Today, the kind of research and experimentation we do hasnt necessarily changed. But how we connect and communicate has progressively gotten betterand that makes all the difference. Were not just investigating more efficient and sustainable crop protection, pest and disease control, or the uptake of molecules at the cellular level. Were working to reduce the global use of synthetic chemical pesticides by 80% and increase farm productivity by 20%. We have the technology to do it, and fixating on the end state is key to decision-making, strategy, and scaling to see that into reality.

We hear so much today about millennials and Gen Z wanting to build meaningful careers with real purpose, be that through nonprofits, the arts, academia, or research organizations. Those are perfectly noble pursuits. But Id add to that list applying technology and starting or working in a mission-driven business, especially if impact and scale are priorities.

I could have spent my life in a lab incrementally adding to humanitys collective knowledge, which is critical and important work. But my passion is to challenge conventions and team up with others who want to find solutions for some of the biggest challenges of our time. In the end, the most effective way I could see to do that was through entrepreneurship.

The fact is, solutions are only meaningful and maximally impactful if they are accessible, scalable, and economically sustainable. And here, the levers of capitalism can help. Ive learned this firsthand as Ive grown my business. To make good on our story, we need to succeed as a business. Changing a massive industry like agriculture, after all, requires global solutions. Its not enough to only help a few farmers, or only those cultivating high-end, high-value greens and specialty products. While it is important to cross the chasm starting with a concrete, even if small or specialized, market area, having an impact requires getting your product into the hands of farmers everywhere. It means partnering with big industry players and new startups alike. It means attracting investment and developing a world-class workforce of thousands.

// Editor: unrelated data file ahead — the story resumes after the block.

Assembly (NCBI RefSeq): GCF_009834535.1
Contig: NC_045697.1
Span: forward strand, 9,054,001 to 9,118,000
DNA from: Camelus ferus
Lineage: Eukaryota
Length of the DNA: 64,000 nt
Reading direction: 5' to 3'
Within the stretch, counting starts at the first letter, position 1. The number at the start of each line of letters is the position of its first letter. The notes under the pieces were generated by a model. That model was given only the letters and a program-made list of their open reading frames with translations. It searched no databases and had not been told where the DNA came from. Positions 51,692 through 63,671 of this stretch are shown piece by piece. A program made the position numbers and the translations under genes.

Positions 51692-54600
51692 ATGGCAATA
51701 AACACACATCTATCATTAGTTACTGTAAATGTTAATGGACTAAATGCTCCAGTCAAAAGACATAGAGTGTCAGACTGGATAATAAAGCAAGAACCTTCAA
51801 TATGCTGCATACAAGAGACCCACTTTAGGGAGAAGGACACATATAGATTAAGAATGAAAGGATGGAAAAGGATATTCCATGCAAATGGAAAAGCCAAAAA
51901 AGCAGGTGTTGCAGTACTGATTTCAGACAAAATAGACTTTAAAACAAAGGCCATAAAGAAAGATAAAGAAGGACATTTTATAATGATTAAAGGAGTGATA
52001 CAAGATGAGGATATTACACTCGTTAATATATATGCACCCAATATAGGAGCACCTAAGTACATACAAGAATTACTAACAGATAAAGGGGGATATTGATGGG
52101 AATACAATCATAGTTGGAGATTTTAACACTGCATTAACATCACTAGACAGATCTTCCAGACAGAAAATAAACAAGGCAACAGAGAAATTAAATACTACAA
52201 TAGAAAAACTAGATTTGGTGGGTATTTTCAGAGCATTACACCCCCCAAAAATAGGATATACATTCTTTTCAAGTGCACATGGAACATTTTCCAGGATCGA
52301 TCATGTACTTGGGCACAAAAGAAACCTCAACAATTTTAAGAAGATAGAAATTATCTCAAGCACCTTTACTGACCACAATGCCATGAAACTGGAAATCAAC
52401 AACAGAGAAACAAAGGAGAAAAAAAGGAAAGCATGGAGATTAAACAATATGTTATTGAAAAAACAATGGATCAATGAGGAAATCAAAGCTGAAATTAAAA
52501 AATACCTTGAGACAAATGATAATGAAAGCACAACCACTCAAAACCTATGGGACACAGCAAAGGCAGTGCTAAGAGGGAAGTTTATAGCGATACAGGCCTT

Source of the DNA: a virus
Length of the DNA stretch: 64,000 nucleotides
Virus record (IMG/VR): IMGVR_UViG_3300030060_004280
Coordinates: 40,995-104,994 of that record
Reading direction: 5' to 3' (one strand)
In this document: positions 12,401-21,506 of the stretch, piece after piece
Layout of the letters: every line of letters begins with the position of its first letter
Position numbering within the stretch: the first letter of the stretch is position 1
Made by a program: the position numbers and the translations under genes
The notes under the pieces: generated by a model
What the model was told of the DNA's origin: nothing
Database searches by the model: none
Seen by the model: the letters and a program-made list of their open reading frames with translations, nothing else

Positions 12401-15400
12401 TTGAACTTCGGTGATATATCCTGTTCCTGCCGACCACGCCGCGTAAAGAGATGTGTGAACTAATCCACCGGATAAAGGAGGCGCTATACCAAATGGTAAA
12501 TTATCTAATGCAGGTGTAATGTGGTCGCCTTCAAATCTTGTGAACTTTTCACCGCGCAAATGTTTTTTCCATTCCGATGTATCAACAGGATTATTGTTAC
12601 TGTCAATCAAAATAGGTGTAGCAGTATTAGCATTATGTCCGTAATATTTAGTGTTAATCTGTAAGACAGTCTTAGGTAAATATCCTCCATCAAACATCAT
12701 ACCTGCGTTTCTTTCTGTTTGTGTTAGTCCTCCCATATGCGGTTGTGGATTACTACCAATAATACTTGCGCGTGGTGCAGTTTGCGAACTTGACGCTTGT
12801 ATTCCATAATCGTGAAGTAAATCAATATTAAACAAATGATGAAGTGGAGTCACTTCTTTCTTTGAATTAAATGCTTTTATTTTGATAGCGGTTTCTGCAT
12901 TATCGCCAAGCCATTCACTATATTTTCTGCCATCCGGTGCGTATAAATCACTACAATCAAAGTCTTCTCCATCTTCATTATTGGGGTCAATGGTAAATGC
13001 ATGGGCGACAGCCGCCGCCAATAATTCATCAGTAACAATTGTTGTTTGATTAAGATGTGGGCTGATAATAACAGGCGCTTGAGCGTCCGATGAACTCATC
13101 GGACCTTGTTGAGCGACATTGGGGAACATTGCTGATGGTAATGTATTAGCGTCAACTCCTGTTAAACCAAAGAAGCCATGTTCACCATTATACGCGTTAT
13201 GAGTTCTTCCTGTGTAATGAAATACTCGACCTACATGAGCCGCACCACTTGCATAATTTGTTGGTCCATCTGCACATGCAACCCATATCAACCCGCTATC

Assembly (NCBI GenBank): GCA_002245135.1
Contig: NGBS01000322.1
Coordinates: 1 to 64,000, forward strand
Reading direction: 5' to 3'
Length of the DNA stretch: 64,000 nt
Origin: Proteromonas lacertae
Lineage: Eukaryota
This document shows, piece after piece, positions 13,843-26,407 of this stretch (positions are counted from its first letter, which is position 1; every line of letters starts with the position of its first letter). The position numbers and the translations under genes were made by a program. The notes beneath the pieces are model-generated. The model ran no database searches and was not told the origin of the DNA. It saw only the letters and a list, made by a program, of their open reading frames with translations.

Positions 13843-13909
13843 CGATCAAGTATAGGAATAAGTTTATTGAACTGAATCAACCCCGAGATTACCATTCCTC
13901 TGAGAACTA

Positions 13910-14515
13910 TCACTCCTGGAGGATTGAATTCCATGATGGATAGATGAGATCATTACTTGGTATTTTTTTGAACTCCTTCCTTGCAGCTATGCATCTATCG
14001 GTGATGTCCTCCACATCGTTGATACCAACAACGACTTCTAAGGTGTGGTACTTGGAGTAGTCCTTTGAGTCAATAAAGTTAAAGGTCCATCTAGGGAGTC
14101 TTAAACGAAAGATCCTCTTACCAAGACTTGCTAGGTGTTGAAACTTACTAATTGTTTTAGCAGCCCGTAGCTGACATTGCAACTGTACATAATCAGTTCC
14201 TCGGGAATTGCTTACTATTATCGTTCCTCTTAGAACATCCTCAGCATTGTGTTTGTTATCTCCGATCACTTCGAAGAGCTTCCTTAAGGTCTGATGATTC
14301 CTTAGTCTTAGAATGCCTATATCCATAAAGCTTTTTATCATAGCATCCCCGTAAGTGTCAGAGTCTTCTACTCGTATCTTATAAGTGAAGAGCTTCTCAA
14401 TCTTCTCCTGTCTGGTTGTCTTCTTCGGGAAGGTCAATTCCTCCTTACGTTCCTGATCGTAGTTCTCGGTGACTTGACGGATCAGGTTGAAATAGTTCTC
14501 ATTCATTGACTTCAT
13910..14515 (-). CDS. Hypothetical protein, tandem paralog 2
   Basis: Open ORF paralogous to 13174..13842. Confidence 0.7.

The engine behind all of that is economics and profitability. We cant reach our goal of propelling our food systems toward environmental sustainability if were not sustainable, economically.

Theres this notion that there are two kinds of people, those who do good in the world without caring about money, and those who actively engage in commerce while caring only about money. Thats simply untrue. Money is a tool, a ledger of exchange for value. When we create solutions that solve some of the biggest problems of our time: Thats real value and real impact. Done well, business has an enormous capacity to truly move the world forward.

I couldnt have imagined back in my basement lab where Id be today. Science got me started on this path, and I couldnt keep up with the progress our team is making in our labs and workshops without that background. But the entrepreneurial toolkitone so rarely taught formally or in schoolshas been equally important: the confidence to chase answers, not just questions, and move, however haltingly, from theory to solutions that create real value and impact.

Karn Manhas (@karnmanhas) is the founder of Terramera, which focuses on using technology to grow affordable, clean food for everyone.

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Karn Manhas on the difference between science and business - Fast Company